Jul 6 2008
Wisconsin is not known for its blueberry production, which means you’re in for a sweet surprise when discovering a patch.
Before this month ends, cars will clog the pathways of Cain’s Orchard, which also grows grapes and at least two dozen varieties of apples.
Up to 3,000 people travel from as far as Chicago to pick blueberries on Saturdays. Some arrive hours before the orchard opens with the ringing of a bell at 7 a.m. It turns into a charming family outing in a pretty and secluded setting, just a couple of miles off of I-94.
“They just run,” owner Kevin Cain says, to describe customer reaction to the bell ringing. Showing up with kids is encouraged, but dogs are not. Early birds get free coffee. Up to 10 tons of berries are harvested per picking day, which tends to be weekly (but call first, to verify the dates).
“Sure, we’re selling blueberries,” Kevin says, “but we’re also selling entertainment.”
It takes up to a dozen people to orchestrate car parking. People in wheelchairs are welcome; employees find a place that is flat and level for them to do their picking.
Ice cream buckets are filled with up to nine kinds of highbush berries, and they grow on 20 acres. Some berries may be the size of quarters. Although herbicides aren’t used, the crop is not organic because of fertilizer applications. Fencing, to keep deer away, surrounds the fields.
The business is about picking your own product, and it began after Kevin and his wife, Diane, bought a weathered, 160-acre farm in the 1970s, shortly after they married. “We were too dumb to know better,” Kevin jokes. Little by little, they transformed the property, cosmetically and with regard to crop content.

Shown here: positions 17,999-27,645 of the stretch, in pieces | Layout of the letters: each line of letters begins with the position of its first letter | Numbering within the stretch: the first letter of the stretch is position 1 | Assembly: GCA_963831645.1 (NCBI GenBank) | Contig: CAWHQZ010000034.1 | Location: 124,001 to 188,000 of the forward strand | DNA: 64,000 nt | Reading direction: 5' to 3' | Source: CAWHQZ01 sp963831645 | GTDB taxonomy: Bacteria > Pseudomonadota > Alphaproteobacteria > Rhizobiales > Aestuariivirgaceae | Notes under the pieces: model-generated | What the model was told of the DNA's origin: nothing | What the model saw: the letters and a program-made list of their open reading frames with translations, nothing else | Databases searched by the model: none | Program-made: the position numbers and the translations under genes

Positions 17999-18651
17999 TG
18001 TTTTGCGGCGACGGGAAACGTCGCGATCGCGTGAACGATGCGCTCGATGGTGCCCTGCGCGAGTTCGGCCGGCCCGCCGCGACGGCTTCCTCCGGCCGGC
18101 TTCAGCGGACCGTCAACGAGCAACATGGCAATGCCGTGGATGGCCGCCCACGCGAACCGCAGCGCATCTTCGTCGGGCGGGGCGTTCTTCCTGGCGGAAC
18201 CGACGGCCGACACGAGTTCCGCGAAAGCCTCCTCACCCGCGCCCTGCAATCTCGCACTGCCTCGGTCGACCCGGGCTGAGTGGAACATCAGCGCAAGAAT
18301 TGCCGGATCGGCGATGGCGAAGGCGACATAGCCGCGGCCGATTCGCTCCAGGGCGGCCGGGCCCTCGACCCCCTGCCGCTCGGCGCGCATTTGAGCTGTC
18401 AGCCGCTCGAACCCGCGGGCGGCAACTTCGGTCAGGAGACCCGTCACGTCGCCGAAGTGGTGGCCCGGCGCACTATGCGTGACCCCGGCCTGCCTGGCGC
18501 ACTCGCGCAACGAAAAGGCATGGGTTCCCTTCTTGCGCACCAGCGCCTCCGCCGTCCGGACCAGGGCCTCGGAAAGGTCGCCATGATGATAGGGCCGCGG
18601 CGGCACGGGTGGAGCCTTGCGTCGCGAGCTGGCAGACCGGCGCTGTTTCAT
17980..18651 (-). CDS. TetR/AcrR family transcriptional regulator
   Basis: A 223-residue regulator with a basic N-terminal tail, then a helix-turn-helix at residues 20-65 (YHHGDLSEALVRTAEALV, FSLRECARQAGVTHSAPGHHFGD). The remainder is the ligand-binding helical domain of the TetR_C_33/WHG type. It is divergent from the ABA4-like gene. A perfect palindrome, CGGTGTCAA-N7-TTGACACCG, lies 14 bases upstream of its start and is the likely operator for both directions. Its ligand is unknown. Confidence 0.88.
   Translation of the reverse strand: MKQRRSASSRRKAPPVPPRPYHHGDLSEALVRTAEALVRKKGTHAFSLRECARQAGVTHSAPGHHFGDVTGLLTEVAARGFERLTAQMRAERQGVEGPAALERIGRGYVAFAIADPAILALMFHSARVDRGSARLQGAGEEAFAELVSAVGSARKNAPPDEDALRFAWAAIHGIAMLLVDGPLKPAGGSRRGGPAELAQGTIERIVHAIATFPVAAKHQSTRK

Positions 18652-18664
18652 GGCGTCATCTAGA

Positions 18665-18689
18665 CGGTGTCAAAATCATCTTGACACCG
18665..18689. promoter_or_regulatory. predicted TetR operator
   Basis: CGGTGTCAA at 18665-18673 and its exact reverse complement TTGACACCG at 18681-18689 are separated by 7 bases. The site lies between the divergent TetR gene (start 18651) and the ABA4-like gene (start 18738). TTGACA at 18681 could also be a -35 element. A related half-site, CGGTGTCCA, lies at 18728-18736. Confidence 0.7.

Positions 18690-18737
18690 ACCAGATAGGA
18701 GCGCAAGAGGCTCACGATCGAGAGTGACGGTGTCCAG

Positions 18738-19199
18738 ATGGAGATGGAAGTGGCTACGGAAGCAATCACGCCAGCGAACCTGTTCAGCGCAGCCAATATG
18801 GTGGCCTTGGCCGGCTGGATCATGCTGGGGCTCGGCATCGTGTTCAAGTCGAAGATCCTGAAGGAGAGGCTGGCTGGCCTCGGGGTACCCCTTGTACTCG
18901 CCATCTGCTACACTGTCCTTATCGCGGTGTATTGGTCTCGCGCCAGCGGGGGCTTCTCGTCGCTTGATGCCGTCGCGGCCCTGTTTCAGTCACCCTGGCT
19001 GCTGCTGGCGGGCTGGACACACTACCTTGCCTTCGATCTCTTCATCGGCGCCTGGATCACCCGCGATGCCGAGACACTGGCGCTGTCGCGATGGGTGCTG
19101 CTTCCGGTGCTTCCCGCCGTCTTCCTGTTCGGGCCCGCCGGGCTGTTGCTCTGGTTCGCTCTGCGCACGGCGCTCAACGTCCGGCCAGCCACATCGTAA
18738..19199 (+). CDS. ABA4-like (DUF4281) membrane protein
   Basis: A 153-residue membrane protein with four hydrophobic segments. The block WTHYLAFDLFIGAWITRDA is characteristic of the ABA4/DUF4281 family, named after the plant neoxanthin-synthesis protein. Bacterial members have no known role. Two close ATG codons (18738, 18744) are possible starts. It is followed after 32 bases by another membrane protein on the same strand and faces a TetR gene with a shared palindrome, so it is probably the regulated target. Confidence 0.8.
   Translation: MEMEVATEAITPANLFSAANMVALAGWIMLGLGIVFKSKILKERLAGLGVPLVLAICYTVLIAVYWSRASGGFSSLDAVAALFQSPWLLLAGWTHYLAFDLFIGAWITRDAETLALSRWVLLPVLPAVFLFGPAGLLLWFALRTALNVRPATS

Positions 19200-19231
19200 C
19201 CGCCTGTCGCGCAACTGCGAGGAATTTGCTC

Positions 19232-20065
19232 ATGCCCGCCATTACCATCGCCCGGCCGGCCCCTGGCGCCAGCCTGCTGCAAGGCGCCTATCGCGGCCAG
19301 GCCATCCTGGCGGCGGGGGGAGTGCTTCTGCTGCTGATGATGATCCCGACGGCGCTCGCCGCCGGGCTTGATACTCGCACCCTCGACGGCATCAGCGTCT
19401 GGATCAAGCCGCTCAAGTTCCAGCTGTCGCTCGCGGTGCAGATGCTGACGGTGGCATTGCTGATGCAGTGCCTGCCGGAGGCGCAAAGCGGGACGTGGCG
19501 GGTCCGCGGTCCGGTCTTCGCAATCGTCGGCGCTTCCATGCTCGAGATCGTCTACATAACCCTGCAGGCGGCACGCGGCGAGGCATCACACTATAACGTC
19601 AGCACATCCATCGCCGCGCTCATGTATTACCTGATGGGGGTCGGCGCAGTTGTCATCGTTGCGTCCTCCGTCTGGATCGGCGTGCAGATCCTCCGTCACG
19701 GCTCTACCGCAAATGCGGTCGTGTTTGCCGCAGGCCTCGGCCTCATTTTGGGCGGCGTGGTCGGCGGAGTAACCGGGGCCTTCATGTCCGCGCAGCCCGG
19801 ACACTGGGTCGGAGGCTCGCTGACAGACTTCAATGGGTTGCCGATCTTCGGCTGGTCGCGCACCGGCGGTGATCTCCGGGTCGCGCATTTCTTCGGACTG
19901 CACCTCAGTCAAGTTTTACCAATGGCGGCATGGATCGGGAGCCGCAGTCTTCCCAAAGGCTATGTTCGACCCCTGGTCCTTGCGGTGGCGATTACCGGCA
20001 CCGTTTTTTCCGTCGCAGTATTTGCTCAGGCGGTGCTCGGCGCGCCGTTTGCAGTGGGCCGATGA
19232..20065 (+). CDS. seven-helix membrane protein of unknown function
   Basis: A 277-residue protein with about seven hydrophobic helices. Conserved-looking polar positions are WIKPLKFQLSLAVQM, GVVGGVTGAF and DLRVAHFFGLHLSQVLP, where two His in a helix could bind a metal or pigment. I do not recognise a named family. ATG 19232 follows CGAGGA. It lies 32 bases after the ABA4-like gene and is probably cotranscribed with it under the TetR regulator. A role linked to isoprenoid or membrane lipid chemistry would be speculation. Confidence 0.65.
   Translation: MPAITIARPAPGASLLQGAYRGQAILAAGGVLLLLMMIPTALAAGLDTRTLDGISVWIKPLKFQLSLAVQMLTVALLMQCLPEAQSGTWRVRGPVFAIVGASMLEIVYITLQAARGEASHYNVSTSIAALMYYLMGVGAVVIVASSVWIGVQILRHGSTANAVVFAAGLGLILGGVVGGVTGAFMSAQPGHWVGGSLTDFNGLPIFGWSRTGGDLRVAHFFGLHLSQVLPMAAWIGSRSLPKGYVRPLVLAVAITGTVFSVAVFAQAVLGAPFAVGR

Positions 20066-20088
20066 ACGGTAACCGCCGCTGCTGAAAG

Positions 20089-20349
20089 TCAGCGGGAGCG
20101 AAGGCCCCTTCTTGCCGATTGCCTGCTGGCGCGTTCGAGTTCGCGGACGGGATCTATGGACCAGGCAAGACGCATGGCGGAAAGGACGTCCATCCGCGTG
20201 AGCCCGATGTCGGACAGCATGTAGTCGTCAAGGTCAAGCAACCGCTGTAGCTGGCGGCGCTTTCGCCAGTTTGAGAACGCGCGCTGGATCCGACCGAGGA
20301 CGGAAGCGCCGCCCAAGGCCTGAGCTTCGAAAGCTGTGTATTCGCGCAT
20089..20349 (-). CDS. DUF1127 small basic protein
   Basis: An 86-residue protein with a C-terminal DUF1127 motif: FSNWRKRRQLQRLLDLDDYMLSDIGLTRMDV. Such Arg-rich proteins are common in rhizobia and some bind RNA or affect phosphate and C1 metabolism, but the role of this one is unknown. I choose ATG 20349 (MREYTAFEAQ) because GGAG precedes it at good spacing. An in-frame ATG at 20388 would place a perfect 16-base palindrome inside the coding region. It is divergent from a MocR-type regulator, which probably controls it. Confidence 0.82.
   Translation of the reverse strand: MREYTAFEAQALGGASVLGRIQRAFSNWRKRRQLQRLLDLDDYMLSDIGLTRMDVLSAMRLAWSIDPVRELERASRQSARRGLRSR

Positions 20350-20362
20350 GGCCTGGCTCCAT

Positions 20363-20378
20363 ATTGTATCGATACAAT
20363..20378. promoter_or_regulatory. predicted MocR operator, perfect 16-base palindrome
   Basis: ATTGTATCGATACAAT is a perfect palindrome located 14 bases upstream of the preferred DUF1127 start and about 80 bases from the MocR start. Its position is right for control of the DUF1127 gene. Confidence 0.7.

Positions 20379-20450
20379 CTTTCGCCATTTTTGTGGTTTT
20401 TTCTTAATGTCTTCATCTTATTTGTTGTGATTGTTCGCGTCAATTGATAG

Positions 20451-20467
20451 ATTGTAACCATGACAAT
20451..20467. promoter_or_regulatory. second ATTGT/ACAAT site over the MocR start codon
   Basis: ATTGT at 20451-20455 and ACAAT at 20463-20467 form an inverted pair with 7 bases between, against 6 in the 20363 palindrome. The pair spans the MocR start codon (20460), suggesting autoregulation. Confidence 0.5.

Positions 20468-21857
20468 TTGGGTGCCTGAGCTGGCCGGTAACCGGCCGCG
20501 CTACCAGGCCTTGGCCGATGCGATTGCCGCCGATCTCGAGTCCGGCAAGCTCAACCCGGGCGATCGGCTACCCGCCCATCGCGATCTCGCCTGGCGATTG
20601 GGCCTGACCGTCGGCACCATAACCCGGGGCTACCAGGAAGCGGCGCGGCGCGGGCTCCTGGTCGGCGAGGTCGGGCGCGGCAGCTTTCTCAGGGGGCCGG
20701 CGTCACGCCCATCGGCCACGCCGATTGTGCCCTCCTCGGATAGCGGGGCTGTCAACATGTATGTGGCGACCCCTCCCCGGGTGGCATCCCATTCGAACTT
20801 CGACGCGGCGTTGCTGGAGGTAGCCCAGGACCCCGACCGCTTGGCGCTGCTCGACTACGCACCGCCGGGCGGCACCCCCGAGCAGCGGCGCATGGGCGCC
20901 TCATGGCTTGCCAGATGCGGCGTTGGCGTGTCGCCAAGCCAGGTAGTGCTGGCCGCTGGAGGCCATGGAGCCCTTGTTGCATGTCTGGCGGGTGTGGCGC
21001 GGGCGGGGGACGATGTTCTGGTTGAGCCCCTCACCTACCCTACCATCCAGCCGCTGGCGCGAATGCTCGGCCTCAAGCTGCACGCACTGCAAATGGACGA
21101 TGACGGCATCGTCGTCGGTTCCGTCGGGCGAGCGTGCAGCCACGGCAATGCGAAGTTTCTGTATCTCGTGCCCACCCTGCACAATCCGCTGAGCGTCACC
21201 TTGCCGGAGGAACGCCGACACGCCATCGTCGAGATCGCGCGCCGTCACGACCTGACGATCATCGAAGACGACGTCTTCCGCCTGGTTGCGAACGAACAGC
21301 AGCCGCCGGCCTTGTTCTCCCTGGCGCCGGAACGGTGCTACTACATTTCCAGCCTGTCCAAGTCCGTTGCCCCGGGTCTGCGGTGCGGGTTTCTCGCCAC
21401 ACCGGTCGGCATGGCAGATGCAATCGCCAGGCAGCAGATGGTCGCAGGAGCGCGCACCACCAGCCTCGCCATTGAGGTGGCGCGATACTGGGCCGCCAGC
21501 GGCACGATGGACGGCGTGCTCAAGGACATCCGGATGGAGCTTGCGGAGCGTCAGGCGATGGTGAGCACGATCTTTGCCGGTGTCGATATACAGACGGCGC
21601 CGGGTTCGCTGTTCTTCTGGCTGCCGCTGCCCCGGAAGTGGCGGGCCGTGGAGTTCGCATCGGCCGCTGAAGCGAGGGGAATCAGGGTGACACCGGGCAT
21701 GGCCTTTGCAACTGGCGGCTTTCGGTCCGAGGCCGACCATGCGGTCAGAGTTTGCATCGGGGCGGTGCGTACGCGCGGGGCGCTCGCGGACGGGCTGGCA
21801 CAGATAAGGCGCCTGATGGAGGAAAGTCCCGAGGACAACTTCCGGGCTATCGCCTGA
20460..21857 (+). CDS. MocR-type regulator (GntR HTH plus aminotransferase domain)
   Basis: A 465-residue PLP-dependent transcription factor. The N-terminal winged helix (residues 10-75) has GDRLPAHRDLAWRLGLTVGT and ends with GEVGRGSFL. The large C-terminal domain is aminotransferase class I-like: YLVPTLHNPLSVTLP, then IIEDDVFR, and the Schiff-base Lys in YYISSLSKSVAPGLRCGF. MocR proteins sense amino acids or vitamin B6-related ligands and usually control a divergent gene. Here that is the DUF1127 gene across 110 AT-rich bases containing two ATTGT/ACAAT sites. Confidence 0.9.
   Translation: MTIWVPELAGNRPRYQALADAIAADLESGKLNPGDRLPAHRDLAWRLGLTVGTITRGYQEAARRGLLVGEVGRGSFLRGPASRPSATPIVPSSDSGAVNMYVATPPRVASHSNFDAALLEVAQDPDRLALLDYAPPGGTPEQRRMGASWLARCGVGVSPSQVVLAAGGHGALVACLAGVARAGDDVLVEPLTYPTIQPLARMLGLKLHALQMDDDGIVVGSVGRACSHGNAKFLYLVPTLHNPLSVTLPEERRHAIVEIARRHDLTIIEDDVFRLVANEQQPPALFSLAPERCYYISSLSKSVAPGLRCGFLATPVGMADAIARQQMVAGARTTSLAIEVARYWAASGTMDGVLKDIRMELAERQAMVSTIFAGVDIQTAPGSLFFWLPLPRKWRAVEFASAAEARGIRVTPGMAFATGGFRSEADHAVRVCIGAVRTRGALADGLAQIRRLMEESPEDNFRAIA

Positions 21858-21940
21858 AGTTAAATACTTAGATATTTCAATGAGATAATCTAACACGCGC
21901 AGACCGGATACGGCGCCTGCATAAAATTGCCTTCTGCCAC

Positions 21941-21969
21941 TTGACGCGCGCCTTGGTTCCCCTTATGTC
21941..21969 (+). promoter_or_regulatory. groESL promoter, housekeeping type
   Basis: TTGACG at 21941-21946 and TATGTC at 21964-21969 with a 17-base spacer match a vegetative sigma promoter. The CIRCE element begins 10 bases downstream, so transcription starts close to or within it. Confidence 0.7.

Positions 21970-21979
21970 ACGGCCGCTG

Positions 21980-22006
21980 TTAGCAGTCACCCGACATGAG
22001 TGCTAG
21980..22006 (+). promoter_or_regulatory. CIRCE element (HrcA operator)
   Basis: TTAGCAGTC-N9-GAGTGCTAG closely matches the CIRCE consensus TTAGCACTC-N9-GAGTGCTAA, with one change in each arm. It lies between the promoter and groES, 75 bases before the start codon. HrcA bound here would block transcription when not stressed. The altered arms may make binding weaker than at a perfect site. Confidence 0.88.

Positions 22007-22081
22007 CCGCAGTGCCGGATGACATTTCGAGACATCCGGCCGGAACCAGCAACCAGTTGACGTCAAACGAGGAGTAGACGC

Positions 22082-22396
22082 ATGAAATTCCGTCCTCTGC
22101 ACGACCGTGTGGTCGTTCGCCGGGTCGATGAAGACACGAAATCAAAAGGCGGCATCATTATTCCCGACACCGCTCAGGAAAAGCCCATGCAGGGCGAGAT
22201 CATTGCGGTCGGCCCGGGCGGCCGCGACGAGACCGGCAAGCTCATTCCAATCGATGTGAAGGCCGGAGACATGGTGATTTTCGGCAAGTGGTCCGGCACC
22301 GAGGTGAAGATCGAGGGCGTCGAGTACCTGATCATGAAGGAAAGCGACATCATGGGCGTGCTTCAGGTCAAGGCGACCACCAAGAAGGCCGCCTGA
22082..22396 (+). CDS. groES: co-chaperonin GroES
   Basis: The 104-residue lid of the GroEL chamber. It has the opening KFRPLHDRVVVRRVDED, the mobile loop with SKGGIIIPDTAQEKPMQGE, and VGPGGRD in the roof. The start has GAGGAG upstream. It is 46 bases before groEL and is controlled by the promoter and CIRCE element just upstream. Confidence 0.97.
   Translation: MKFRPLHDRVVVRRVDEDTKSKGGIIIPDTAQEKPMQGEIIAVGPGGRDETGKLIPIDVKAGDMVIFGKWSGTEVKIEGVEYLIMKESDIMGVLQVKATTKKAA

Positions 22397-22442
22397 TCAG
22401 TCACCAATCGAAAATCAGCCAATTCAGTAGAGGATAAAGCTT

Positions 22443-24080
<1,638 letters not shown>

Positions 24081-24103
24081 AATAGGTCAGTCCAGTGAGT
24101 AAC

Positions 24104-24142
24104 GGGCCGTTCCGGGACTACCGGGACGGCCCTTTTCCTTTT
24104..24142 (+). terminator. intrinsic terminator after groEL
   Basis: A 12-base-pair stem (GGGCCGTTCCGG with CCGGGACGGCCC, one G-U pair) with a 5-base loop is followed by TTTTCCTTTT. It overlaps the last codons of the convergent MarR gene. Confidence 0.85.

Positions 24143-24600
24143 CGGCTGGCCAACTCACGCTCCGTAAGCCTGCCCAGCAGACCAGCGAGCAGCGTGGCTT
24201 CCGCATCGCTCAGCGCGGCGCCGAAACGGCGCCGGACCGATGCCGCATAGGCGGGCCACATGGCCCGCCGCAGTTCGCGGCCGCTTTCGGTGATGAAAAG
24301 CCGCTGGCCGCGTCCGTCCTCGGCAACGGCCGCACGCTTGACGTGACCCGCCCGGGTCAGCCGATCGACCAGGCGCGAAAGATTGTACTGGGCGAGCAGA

“Apples didn’t have the production that I wanted on the lower ground, so we planted blueberries,” Kevin says, giving Diane credit for the transition. He grew up on a dairy farm near La Crosse; she is a registered nurse.
Hills surround and shelter three sides of their property. “No wind gets in,” Kevin says, and the microclimate is a good match for the berries.
A small gift shop (formerly a shed) stocks jams, salad dressings, syrups and other items that come from Upper Midwest harvests. “If Wal-Mart sells it, we don’t,” is how Kevin puts it. “And we try to limit the blatant commercialism because that’s just not our style.”
The lineup of six cash registers is evidence of how busy this place gets. A bucket of freshly picked berries averages $8, which is $1.15 per pound. It is not possible to avoid the labor and simply show up to buy berries.
Blue Ray, Berkeley and Elliot are types of highbush blueberries that can survive in a northern climate. Each looks, tastes and ripens a bit different. The bushes are pruned, in rotation, every six or seven years.
The Cains list both their orchard and residence phone numbers on their website. So do they get a lot of oddball calls?
“If we didn’t like people,” Kevin says, sidestepping the question, “we wouldn’t do this.”
He describes his customers as “easy to deal with,” with a sunny disposition, “not ‘concrete’ people but active people who probably like to hike and bike.”
Cain’s Orchard is at W13885 Cain Road, Hixton. For more: www.cainsorchard.com, 715-963-2052. The specific dates and times for fruit picking will depend upon the growing conditions of the year, but the first picking probably will be July 19. This year’s crop is healthy, says Diane, who expects six weeks of picking for the public – but that, like much of farming, is subject to adjustment.
The Cains provide free tractor and wagon rides during the apple harvest in September and October, until their seasonal business closes at the end of the month.
For more about where and when to pick your own berries, check out the Wisconsin Berry Growers Association picking guide at www.wiberries.org. Or, send a self-addressed stamped envelope to WBGA Brochure, 211 Canal Road, Waterloo, WI 53594. Berry farms are listed by county.